Israel-based medical device company Rapid Medical has secured CE Mark approval for its Tigertriever 13, a fully visible clot retriever designed to treat ischemic stroke patients.

Rapid Medical

Image: TIGERTRIEVER 13 deployed in the distal Pericallosal artery (a). Angiographic image of the device (b). Image of the TIGERTRIEVER 13 with the retrieved clot (c). Images courtesy of Prof. Rene Chapot.

Rapid Medical is focused on the development of neurovascular devices.

The company’s Tigertriever 13 is claimed to have the smallest profile stentriever and is designed to safely retrieve clots from intracranial vessels between 1mm and 2.5mm.

Prof. René Chapot, Germany, said: “Tigertriever 13 is a very important addition to the ischemic stroke device market. For the first time ever, we have a tool that is dedicated to more distal occlusions. These occlusions can have a dramatic disabling effect on patients and until now there was little to be done for them. Using the Tigertriever 13 we were able to retrieve clots from an MVO that was not treatable until now.”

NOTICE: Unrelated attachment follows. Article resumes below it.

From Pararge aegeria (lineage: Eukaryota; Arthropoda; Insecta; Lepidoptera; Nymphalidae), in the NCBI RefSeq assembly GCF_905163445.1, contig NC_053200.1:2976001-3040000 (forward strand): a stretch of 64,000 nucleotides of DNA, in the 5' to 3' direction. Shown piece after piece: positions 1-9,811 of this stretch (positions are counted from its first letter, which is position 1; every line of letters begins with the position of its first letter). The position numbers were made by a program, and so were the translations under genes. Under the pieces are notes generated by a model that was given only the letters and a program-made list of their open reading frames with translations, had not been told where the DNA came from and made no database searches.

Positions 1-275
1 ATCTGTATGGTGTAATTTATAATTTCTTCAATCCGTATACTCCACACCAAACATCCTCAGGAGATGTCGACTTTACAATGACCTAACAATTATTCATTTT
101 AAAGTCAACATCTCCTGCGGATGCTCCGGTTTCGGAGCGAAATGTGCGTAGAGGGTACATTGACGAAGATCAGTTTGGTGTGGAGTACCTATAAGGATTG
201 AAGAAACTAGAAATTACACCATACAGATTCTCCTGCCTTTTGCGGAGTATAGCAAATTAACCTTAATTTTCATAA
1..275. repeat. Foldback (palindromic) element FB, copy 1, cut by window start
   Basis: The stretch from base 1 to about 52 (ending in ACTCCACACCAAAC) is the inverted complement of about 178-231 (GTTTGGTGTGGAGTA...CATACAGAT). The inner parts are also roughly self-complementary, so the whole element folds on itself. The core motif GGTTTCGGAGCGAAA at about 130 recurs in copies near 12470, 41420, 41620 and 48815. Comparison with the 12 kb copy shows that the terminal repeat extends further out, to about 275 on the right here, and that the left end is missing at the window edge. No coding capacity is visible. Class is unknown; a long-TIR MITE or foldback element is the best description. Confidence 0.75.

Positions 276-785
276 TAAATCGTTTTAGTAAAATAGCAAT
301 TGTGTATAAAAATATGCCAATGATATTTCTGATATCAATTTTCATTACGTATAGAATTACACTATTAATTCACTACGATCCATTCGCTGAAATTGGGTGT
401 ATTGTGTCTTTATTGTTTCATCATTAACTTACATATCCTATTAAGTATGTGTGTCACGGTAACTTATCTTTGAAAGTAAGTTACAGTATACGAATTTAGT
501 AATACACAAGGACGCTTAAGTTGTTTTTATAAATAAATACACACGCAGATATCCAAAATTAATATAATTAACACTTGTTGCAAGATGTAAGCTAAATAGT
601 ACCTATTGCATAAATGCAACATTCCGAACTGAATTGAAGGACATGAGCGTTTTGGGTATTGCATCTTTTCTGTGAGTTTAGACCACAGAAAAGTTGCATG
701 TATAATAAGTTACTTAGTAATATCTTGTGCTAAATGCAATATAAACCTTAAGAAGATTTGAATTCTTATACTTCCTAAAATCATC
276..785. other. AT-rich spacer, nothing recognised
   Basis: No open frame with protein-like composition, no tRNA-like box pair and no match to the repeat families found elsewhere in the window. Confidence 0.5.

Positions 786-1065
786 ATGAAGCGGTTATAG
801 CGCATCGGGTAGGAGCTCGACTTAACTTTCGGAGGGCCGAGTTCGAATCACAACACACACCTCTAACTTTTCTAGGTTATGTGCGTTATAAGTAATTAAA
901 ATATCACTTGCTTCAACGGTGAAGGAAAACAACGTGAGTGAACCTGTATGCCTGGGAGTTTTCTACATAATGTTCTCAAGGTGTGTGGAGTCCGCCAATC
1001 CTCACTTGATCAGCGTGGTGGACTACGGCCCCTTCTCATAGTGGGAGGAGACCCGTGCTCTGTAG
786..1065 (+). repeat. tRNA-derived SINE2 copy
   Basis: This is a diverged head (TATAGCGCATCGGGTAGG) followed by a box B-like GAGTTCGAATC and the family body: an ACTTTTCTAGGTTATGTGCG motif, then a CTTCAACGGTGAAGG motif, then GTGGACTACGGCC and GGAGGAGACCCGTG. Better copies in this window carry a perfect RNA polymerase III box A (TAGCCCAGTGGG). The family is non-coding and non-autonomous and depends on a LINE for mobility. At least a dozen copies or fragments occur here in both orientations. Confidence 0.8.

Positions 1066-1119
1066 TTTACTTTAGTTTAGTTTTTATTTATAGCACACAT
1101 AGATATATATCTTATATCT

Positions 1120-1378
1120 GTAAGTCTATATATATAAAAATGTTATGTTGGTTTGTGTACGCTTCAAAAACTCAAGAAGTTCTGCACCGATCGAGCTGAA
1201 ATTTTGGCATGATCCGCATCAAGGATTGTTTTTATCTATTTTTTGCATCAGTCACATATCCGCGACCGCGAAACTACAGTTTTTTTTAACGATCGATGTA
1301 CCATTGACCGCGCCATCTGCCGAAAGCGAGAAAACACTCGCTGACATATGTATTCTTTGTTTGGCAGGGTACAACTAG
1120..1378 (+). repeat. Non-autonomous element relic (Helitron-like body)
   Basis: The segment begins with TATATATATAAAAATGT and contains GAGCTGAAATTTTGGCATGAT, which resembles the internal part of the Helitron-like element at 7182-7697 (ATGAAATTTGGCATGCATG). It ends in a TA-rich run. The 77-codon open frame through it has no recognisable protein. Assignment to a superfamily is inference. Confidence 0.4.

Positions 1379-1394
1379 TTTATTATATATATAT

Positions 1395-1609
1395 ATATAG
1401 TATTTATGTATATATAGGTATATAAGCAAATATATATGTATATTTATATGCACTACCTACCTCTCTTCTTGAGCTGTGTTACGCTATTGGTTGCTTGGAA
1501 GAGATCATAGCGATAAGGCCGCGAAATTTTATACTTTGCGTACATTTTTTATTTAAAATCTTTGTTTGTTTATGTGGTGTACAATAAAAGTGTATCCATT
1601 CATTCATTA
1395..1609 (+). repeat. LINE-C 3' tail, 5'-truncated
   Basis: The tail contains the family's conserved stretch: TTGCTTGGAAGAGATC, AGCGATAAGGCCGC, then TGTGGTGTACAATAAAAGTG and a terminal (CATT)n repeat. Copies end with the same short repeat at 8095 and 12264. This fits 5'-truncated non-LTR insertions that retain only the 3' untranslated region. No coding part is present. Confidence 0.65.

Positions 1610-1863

Nearly 1,500 patients have successfully been treated with the Tigertriever so far, stated the company. Its default profile is 83% smaller than any other device in the market and it is delivered through neurovascular microcatheter with a soft distal outer diameter of 1.3Fr.

The device has been designed to recanalise intracranial vessels between 1mm and 2.5mm. These medium vessel occlusions (MVO) may account for up to 30% of ischemic stroke patients and cannot be treated by any other device in the market.

This May, Rapid Medical started enrolling the first patients into TIGER (Treatment with Intent to Generate R eperfusion) study in the US.

There was a multi-center study of the performance of Tigertriever, the company’s thrombectomy device for the acute treatment of ischemic stroke.

The TIGER study is an IDE clinical study that will support the company’s 510(k) submission to the US Food and Drug Administration to obtain clearance to market the device in the US. It will take place in up to 25 leading stroke centers throughout the US.